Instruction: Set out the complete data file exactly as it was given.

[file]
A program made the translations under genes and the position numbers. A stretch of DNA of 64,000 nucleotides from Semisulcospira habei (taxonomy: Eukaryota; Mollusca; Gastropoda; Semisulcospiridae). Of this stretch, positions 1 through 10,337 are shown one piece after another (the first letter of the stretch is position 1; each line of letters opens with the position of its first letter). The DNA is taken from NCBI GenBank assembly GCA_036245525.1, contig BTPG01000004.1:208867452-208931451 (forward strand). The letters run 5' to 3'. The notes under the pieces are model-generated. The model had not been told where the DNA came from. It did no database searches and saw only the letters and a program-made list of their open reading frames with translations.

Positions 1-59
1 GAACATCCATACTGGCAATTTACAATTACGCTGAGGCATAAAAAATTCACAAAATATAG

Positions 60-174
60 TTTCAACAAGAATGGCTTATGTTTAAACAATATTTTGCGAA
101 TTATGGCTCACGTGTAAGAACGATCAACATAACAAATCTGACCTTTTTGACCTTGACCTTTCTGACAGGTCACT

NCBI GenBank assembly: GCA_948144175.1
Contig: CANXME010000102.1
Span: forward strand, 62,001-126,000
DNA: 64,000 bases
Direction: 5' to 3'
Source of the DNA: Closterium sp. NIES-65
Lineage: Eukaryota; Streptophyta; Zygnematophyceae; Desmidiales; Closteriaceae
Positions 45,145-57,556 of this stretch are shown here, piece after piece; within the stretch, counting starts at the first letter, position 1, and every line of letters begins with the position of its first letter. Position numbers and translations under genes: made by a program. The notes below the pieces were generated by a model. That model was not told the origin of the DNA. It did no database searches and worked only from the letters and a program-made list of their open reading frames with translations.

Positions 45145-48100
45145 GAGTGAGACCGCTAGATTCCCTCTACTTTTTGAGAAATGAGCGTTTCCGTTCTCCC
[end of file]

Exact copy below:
A program made the translations under genes and the position numbers. A stretch of DNA of 64,000 nucleotides from Semisulcospira habei (taxonomy: Eukaryota; Mollusca; Gastropoda; Semisulcospiridae). Of this stretch, positions 1 through 10,337 are shown one piece after another (the first letter of the stretch is position 1; each line of letters opens with the position of its first letter). The DNA is taken from NCBI GenBank assembly GCA_036245525.1, contig BTPG01000004.1:208867452-208931451 (forward strand). The letters run 5' to 3'. The notes under the pieces are model-generated. The model had not been told where the DNA came from. It did no database searches and saw only the letters and a program-made list of their open reading frames with translations.

Positions 1-59
1 GAACATCCATACTGGCAATTTACAATTACGCTGAGGCATAAAAAATTCACAAAATATAG

Positions 60-174
60 TTTCAACAAGAATGGCTTATGTTTAAACAATATTTTGCGAA
101 TTATGGCTCACGTGTAAGAACGATCAACATAACAAATCTGACCTTTTTGACCTTGACCTTTCTGACAGGTCACT

NCBI GenBank assembly: GCA_948144175.1
Contig: CANXME010000102.1
Span: forward strand, 62,001-126,000
DNA: 64,000 bases
Direction: 5' to 3'
Source of the DNA: Closterium sp. NIES-65
Lineage: Eukaryota; Streptophyta; Zygnematophyceae; Desmidiales; Closteriaceae
Positions 45,145-57,556 of this stretch are shown here, piece after piece; within the stretch, counting starts at the first letter, position 1, and every line of letters begins with the position of its first letter. Position numbers and translations under genes: made by a program. The notes below the pieces were generated by a model. That model was not told the origin of the DNA. It did no database searches and worked only from the letters and a program-made list of their open reading frames with translations.

Positions 45145-48100
45145 GAGTGAGACCGCTAGATTCCCTCTACTTTTTGAGAAATGAGCGTTTCCGTTCTCCC